“Disconnecting a sway bar yields less traction because every time a wheel hits an obstacle (with no sway bar), it just plows the wheel to the bump stop”, Shephard explains. “The Antirock® essentially applies resistance to all four wheels which forces the vehicle to retain four-wheel footing and four-wheel traction via the torsion bar. Forcing the suspension to work on all four corners additionally ensures that the vehicle’s cab stays level because the suspension is performing as intended. It takes that scary, tippy feeling away in off-camber situations.”

Here is what the AntiRock swaybars look like on the rear of the Jeep when they are installed.


After we were fully educated on what we needed for the swaybars, we asked if there was anything else that would be a good fit for our project. Shephard recommended that we look at the Currectlync® Steering System (RJ-442100-101). The Currectlync® kit offers all factory geometry and ease of alignment specs. This combines dramatically upgraded rod ends, a larger chromoly tube, and an organically shaped forged drag link to enable maximum suspension up travel. This system was built with one thing in mind, safety. “The factory steering on these things (Jeeps) is very vulnerable”, Shephard pointed out. “When you are using the vehicle off-road, in the rocks, or anywhere aggressive, the steering is your first point of impact when approaching an obstacle. Stock components get beat-up on and fail. While not ‘invincible’, these parts are extremely durable when bashed on obstacles via the heat-treated chromoly construction.” 

RockJock's Currectlync® is a beefy upgrade over the factory Jeep suspension with a lot of advantages over the OEM parts.

After we had the parts lined out that we needed, we had one more question, how difficult is it to install the RockJock Antirock® swaybars and Currectlync® steering system? On a scale of 1 to 10, Shephard said it’s about a 2. That said, we decided to take Project Bugout to 4-Wheel Performance in Wichita Falls, Texas. Sure, we can install the products, but watching them work on the Jeep would be fun. This gave us time to shoot photos, and they could also align the Jeep after the installation.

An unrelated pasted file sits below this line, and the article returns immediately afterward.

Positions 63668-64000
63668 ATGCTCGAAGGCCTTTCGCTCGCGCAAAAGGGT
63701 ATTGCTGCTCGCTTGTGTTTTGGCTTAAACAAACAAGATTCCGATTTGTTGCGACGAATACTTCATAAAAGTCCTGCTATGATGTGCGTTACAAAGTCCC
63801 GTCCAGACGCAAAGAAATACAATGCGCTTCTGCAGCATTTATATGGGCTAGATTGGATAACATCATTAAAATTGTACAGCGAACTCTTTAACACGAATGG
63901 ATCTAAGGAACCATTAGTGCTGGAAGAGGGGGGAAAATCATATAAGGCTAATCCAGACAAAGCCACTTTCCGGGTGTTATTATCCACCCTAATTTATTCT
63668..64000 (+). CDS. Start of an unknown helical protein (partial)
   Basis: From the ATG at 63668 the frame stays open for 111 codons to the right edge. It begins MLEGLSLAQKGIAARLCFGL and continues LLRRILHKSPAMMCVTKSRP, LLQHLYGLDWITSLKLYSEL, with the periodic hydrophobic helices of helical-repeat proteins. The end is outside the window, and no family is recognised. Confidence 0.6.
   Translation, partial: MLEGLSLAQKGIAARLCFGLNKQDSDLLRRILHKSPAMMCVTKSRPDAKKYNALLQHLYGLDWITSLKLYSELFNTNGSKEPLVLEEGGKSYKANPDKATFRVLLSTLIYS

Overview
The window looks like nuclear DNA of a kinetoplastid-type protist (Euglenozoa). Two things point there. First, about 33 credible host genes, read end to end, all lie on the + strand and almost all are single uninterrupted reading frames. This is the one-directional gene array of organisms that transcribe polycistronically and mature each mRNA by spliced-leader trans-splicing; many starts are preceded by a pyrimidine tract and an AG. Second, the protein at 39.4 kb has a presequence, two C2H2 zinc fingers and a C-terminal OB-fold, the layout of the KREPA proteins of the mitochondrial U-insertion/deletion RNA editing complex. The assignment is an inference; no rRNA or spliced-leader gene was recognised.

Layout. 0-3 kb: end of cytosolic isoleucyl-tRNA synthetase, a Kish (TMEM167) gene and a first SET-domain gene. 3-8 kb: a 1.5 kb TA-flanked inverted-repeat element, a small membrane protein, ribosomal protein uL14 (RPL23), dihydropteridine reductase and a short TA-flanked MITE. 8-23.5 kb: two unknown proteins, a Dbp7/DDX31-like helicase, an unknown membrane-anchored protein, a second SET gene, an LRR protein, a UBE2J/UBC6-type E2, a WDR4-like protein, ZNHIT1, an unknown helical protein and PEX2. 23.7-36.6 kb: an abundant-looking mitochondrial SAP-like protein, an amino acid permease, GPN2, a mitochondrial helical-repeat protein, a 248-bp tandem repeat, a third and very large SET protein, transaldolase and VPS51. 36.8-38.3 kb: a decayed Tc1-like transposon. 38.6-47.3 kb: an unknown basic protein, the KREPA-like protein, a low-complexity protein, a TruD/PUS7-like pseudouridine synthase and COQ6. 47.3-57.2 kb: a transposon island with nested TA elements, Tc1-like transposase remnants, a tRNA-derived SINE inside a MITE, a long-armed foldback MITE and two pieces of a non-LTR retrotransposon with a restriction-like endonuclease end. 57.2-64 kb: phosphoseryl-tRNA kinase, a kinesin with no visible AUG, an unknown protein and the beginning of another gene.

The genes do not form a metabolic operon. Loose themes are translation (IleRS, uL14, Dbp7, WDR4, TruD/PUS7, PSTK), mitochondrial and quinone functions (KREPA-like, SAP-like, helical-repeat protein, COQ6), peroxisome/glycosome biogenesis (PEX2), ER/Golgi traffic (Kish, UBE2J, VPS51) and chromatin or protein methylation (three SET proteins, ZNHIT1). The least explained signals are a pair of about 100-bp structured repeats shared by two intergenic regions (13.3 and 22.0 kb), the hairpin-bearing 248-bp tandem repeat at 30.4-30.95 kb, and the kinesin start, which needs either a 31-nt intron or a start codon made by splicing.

RockJock stabilizer relocation

RockJock relocates the stabilizer and includes the mounts with the Currectlync®, making installation a breeze.

The installation process was straightforward and took about three hours to complete. This included the steering upgrade, front and rear swaybar, and alignment. The fit and finish of RockJock’s products are superb, and the installation went off without a hitch. We started with the Antirock® front swaybar and then did the Currectlync® steering system. Then we (4-Wheel Performance) focused on the rear sway bar. While the front swaybar replaced the factory unit, the rear swaybar requires a bit of finesse as it is located through an opening in the frame. We used a sander and worked around the frame, making a few passes to sneak up on the fitment. We then knocked on the adapters with a dead-blow hammer and finished the installation. 

2018 Jeep JL Alignment Rack

After 4 Wheel Performance replaced the Jeep with RockJock parts, we headed over to the alignment rack to make sure the alignment was good to go.

With everything buttoned up and aligned, we took it for a quick test drive around the parking lot. We didn’t notice anything different on the first drive. However, after some seat time, we can feel a drastic difference between cornering and turning up an incline. The Jeep stays flat and doesn’t rock back and forth like before. We are amazed by how the handling has transformed from that of a horse and buggy to that of a modern-day car. Knowing what we know now, if we were to do it all again, the RockJock Antirock® swaybars and Currectlync® would have been one of the first upgrades we would have done. Honestly, it’s the upgrade that we didn’t know we needed. 

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Brian Havins

A gearhead for life, Brian is obsessed with all things fast. Banging gears, turning wrenches, and praying while spraying are just a few of his favorite things.